‘They are my life’ - champion dog breeder may have to lose five dogs after planning battle is refused
PUBLISHED: 16:44 11 February 2020 | UPDATED: 10:01 13 February 2020
An award-winning breeder in West Norfolk is “heartbroken” she might have to find new homes for five of her dogs after a planning battle was lost to keep breeding kennels at her home.
Stefanie Millington, who has lived in Lakes End for nine years, has two German Shepherds, seven miniature long hair dachshunds, seven miniature pinschers and a Cockapoo.
The mother-of-one describes the prize pooches as her "kids" - but she could have to part with five dogs to reduce the number from 16 to 11.
When licencing regulations changed in July last year, Stefanie was contacted by Kings Lynn and West Norfolk Council to submit a retrospective planning application to allow her to continue to breed from home.
However, a backlash from nearby residents and an objection from Upwell Parish Council over noise and parking led to permission being refused at a meeting last Monday (February 3).
Because Stefanie has a four-star breeding licence under The Kennel Club she is still allowed to keep 11 dogs on site under the council's regulations.
"We cannot go down to 11 dogs because they are our kids and my life," she said.
"How could we choose to let go of five of them? Ask anyone who is an animal lover and you will know that they cannot just 'ditch' one of their dogs.
"All of them have been born and raised here - this is their home.
"When they have puppies in our front room I sleep downstairs with them for two weeks."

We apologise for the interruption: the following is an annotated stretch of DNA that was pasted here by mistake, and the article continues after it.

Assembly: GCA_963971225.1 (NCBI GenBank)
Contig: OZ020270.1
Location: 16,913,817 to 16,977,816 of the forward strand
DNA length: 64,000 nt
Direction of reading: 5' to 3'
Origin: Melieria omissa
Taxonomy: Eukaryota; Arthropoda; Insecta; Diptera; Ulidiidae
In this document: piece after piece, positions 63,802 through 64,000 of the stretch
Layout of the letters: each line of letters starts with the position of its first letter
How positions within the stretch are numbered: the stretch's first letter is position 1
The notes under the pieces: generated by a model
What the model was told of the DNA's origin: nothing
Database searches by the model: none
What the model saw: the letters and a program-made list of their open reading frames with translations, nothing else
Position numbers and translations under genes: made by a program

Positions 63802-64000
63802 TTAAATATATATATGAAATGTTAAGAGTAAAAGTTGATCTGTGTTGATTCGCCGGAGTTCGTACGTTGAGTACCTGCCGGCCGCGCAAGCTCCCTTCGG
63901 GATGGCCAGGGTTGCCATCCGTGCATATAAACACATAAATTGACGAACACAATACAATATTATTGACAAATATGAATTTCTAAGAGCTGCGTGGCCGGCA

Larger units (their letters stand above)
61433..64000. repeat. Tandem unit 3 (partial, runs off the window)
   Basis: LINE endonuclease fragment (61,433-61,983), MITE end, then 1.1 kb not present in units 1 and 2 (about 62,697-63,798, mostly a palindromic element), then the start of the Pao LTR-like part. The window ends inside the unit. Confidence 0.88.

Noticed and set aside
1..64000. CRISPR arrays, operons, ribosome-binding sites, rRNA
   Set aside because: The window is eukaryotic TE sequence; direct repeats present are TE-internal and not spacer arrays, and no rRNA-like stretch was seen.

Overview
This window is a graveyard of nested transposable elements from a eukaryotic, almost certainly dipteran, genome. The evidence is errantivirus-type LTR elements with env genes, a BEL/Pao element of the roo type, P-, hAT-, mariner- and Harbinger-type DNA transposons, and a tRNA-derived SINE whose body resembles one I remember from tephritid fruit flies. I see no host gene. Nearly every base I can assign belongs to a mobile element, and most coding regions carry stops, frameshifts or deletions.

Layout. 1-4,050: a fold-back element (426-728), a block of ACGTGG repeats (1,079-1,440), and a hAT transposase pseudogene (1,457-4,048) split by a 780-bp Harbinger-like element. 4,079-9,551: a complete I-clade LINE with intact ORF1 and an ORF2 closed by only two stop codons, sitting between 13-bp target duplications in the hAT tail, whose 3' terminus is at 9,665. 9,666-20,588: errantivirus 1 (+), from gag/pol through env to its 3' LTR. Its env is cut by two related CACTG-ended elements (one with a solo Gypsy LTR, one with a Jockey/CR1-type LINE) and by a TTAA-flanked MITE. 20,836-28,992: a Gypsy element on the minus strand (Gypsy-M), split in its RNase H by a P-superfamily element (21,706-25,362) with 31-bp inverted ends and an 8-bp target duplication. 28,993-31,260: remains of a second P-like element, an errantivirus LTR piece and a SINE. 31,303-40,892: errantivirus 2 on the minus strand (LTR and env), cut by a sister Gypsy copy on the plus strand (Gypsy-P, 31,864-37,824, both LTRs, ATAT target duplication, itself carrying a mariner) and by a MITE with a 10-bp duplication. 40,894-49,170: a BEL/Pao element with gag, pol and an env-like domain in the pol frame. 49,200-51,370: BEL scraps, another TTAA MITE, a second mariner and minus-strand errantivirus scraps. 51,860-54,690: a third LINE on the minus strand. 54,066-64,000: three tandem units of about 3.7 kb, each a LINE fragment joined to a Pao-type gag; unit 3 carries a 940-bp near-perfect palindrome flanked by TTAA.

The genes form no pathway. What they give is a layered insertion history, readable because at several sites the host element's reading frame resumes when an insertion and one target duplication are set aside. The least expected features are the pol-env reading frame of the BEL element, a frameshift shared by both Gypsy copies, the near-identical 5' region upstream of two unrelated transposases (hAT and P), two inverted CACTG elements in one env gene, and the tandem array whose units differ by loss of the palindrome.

Stefanie, whose breeder business is known as Cunannun, is a regular winner at Crufts and has several Kennel Club awards dotted around her kitchen. The dogs are mainly kept inside during the day but also have heated kennels and space to exercise in the garden.
But village residents argued that the business was "wholly inappropriate and incompatible within a residential area set in a quiet rural location".
Kate Bennett, clerk of Upwell Parish Council, said: "Parking at this location is still a dangerous situation.
"No amount of fencing of any type will stop the noise and disturbance of barking dogs from a breeding business such as this proposal being heard by the occupied dwellings neighbouring the business."
Stefanie, who lives with her husband Steve, said that she was prepared to have three acoustic fences put in place to mitigate noise.
The couple claim that they were also targeted by people beeping horns outside of their house in the early hours to aggravate the dogs when they first submitted their application last summer.
"It is the emotional impact of all this that is causing me to constantly worry about losing the dogs," she said.
"One complaint was from a resident 300 metres away, but we are in the middle of nowhere and mainly surrounded by fields.
"I do no dog training here as I actually take the dogs to three different training clubs.
"I had four litters of puppies last year when I could have had 10 under my breeding licence.
"I just can't believe that we are in this situation when for nine years there hasn't been a problem here."
No objections were raised by highways officers.
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